Fracking in your neighborhood? Shale- Oil and Gas Economic Impact Map

I have been working on a visualisation to highlight the results from my paper Fracking Growth, to highlight the local economic impact of the recent oil and gas boom in the US.  There are two key insights. First, there are strong spillover effects from the oil and gas sector. I estimate that every oil and gas sector job created roughly 2.17 other jobs, mainly in the transport, construction and local service sectors. Given that aggregate employment in the oil and gas sector has more than doubled between 2004 and 2013 , increasing from 316,700  to 581,500. Given the estimated multiplier effect, this suggests that  aggregate employment increased by between 500,000 to 600,000 .

The second insight from my paper is that oil and gas boom induced structural transformations away from tradable goods sectors need not happen. The classical argument in the development literature is simple: a resource boom drives up local prices, which is a problem for all those sectors of the economy that can’t pass higher input costs on to their final goods consumers (Corden and Neary, 1982). In development economics, such mechanisms are also described by the term “Dutch disease”.  I argue that such structural transformations need not occur, if there are  significant trade costs for the extracted resource.


I thought it would be nice to visualise these econometric results through an interactive shiny application. This allows you to see where fracking is happening, and what are its local economic impacts.

North Dakota: An Interactive Visualisation of the two findings

To illustrate the two results from my research, I developed this shiny app that allows you to study key economic aggregates at the county level and compare them to nation wide averages or levels. This is essentially what the difference-in-difference estimators do in my paper, while controlling for a whole lot of fixed-effects.

In the shiny app, if you zoom – for example – into North Dakota, you will see a lot of blue dots. Each dot represents an unconventional oil or gas well. The panel shows the time-variation in the number of wells constructed.   Overall employment of all counties visible at the zoom level in the oil and gas sector has gone up from around 3169 in the early 2004 to more than 25,000 by 2012. Employment in the non-oil and gas sectors follows suit, but increases more smoothly. The average  weighted unemployment rates of the visible counties looks dramatically different when compared to the rest of the US:  unemployment rates in North Dakota, are hovering around 3 percent, while they are above 7 percent in the rest of the US in 2012. The recession did only marginally increase unemployment in North Dakota. The boom in the oil and gas industry implied that there was little effect of the recession to be felt there. This highlights the first finding of my paper. There are significant spillovers from the mining sector into the non-mining sectors.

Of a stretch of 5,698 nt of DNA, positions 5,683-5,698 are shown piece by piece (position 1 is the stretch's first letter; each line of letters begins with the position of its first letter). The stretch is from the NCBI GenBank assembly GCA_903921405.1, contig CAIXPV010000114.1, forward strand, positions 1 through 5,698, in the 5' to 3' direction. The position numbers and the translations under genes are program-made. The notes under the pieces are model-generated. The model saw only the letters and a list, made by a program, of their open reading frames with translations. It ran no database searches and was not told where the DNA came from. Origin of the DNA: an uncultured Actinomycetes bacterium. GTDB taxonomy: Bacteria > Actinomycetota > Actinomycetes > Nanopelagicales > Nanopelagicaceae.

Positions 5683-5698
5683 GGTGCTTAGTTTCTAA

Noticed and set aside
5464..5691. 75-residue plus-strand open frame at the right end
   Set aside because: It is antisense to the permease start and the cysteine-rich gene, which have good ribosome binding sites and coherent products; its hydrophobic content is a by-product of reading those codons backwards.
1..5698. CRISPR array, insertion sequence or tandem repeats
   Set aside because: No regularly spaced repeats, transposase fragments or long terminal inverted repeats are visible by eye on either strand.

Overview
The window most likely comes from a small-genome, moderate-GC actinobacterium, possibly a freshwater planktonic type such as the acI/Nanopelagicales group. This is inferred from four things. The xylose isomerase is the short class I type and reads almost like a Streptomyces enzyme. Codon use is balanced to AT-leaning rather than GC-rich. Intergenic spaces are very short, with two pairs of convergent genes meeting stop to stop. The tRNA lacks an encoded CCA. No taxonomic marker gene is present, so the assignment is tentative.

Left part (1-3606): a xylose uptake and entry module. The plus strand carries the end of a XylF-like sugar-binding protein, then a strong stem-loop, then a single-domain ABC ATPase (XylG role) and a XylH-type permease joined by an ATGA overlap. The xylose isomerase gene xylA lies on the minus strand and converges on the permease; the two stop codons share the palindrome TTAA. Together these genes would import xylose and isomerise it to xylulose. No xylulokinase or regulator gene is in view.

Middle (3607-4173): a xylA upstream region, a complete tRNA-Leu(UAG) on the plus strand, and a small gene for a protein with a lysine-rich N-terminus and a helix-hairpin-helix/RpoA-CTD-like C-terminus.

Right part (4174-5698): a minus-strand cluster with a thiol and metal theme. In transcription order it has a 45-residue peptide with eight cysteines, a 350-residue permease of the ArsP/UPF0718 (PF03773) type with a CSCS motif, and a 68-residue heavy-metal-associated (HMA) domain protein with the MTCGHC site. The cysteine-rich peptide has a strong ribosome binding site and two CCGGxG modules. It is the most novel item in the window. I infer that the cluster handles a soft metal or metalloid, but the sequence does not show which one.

North Dakota Shale Economic Impact

The second finding from my research can be illustrated using the case of North Dakota as well. While monthly average wages have increased significantly, catching up with the US wide average, natural gas prices in North Dakota have significantly gone down, with the average natural gas price for industrial use in North Dakota now being about 20-30% cheaper than in the rest of the US. This highlights the second case made in my paper.

But enough of that, lets turn to the Shiny app itself.

Shiny App using the Leaflet Javascript Library

I was inspired by the interactive map that visualises the super-zip codes and I use a lot of the code from there. The key feature of the shiny app is a reactive function that returns summary statistics for the county centroids that are currently visible given the users zoom level.

countiesInBounds <- reactive({
    if (is.null(input$map_bounds))
    bounds <- input$map_bounds
    latRng <- range(bounds$north, bounds$south)
    lngRng <- range(bounds$east, bounds$west)

    EMP[longitude >= latRng[1] & longitude <= latRng[2] &  latitude >= lngRng[1] & latitude <= lngRng[2]]

This function takes the map-bounds as currently set by the zoom level inn the input object and uses it to subset the data object EMP, which contains most of the statistics that are displayed.

There is a second similar function for the number of wells in the bounds. This function is called by the functions that create the plot panels.

The server.R file is the pasted here:


#sapply(toinst, function(x) devtools::install_github(x))

shinyServer(function(input, output, session) {

## Interactive Map ###########################################

# Create the map
map <- createLeafletMap(session, "map")

# A reactive expression that returns the set of zips that are
# in bounds right now